Haiti: Gang violence claims nearly 200 lives in a month

In late April, heavily armed rival gangs began clashing and seizing territory in Port-au-Prince with renewed vigor, forcing more than 16,800 people, including children, to flee their homes and take refuge in temporary housing. Violence has engulfed dozens of districts, with hundreds of families caught in the crossfire.

At least 92 of the 188 people killed between April 24 and May 26 were not gang members, 113 others were injured, 12 were missing and 49 were kidnapped for ransom, according to OCHA.

But given limited access to areas where territorial clashes continue, the office warned that the death toll could be much higher.

The intensity and duration of the violence has shocked the country as it still reeled from the assassination of President Jovenel Moise last July and a power vacuum left by his assassination. Meanwhile, the UN Security Council is preparing to discuss the future of the UN’s longstanding presence in Haiti, leaving its mandate in the country in question.
“Armed violence in Haiti has reached an unimaginable and unbearable level,” said the UN High Commissioner for Human Rights. Michelle Bachelet said earlier this month, calling on the Haitian authorities to restore the rule of law and urging the international community to redouble its efforts to prevent “the situation from spiraling out of control.”

Officials say the scale of banditry has reached an unprecedented level. Evidence collected and cited by Bachelet included the beheadings, chopping and burning of bodies, and the killing of minors accused of being rival gang informants.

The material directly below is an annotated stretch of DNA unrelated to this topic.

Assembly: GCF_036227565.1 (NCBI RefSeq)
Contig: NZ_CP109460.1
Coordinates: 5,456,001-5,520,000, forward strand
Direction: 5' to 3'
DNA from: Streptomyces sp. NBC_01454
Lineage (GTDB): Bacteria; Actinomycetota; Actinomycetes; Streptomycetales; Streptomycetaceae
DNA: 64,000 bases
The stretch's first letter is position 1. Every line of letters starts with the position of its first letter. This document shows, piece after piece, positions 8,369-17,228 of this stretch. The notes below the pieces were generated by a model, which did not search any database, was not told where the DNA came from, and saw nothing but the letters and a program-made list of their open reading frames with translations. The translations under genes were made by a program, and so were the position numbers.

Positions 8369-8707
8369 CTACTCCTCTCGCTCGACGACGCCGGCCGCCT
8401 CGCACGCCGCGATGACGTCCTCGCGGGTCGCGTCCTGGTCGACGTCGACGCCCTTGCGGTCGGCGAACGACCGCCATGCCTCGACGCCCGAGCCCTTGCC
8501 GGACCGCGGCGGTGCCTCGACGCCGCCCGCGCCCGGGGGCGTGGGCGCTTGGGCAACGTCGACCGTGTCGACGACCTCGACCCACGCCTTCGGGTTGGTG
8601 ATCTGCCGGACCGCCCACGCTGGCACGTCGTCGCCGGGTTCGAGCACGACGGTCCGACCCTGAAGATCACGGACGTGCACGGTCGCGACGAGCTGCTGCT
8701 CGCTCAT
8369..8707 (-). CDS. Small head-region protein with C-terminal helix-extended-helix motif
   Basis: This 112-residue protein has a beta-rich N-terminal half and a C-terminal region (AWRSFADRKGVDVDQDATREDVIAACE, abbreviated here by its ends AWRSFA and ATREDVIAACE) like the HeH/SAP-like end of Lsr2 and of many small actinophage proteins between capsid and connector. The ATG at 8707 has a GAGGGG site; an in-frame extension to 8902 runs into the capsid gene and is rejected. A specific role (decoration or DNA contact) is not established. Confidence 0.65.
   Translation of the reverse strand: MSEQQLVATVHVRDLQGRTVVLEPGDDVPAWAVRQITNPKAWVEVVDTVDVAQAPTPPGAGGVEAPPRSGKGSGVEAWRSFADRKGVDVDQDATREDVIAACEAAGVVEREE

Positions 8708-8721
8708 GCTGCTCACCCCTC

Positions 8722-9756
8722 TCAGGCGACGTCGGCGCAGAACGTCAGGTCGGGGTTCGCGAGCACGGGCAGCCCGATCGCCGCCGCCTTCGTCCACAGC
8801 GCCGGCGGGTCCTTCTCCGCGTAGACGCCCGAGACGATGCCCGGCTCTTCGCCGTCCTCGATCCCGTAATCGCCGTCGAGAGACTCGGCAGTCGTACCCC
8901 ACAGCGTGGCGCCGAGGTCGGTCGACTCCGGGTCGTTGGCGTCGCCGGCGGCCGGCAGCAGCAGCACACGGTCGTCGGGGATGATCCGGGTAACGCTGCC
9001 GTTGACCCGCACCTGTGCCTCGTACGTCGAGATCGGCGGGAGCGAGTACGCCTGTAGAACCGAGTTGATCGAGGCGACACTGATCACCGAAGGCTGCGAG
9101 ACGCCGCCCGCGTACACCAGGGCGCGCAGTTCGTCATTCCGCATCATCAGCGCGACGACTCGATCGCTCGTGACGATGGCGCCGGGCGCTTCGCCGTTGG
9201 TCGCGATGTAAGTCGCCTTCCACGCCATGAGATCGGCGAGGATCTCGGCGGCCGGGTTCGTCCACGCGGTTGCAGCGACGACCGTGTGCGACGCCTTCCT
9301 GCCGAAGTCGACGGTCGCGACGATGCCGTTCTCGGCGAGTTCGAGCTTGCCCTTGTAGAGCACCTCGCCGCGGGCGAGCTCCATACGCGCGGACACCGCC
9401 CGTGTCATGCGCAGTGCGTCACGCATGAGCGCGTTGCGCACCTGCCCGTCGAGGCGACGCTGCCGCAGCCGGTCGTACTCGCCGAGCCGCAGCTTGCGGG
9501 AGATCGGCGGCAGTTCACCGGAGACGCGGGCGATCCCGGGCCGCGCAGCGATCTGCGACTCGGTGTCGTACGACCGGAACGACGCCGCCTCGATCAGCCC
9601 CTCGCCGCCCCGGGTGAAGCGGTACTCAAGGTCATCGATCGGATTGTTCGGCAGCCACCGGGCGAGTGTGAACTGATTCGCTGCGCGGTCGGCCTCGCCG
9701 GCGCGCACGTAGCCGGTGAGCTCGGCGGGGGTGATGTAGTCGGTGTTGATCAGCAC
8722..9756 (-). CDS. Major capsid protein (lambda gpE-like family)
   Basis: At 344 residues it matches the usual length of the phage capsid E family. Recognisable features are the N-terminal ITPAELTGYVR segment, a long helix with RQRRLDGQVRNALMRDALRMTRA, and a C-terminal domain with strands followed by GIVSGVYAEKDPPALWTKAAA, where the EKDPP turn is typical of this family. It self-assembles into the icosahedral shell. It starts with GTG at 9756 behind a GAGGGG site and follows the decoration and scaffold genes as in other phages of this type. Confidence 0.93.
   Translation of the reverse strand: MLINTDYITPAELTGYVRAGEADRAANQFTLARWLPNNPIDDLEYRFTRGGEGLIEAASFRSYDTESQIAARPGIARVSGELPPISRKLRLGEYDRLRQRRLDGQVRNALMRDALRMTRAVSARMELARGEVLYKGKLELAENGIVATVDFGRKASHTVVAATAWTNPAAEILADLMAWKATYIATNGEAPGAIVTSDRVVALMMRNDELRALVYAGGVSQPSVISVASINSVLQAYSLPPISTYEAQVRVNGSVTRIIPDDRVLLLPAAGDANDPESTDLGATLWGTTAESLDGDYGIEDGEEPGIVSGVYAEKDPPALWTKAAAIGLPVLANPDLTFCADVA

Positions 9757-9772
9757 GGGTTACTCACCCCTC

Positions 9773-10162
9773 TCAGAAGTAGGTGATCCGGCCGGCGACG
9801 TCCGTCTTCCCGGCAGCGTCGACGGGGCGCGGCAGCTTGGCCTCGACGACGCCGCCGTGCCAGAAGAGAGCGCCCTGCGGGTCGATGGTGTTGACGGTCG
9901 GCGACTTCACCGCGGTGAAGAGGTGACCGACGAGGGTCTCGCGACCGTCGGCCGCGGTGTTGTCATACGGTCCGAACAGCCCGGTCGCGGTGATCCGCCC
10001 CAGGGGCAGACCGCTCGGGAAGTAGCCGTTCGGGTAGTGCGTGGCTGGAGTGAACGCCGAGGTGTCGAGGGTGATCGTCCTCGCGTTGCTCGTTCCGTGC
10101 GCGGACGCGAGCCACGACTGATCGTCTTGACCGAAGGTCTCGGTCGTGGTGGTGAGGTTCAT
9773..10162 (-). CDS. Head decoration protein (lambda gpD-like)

Gangs also gang-rape children under the age of 10, Bachelet said, a tactic used to punish people living in areas controlled by rivals.

The clashes forced the closure of 11 health centers and at least 442 schools, some of which were burned down and looted. They also blocked two major national roads connecting the capital to the rest of the country, restricting the movement of people and goods.

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OCHA said that while the violence appears to have subsided over the past few days, the situation remains “highly volatile”.

The Haitian Prime Minister’s Office and the Haitian Police did not respond to CNN’s request for comment. However, Prime Minister Henry repeatedly said that his government is working to ensure security in the country.

Haiti has been in turmoil for years, but since the murder of Moise on July 7, 2021, the violence has escalated dramatically.

The assassination of Moise plunged the country into political chaos, with opposition groups refusing to recognize the appointment of the current prime minister, Ariel Henry. Henry promised a speedy transition and elections as soon as he took office last July 20, but was unable to reach a political agreement on a transition or election timing.

In addition to the security situation and political crisis, Haiti is also suffering from high inflation and food insecurity, with one in five children in the Cité Soleil region near Port-au-Prince under the age of 5 suffering from acute malnutrition. , according to the UN.

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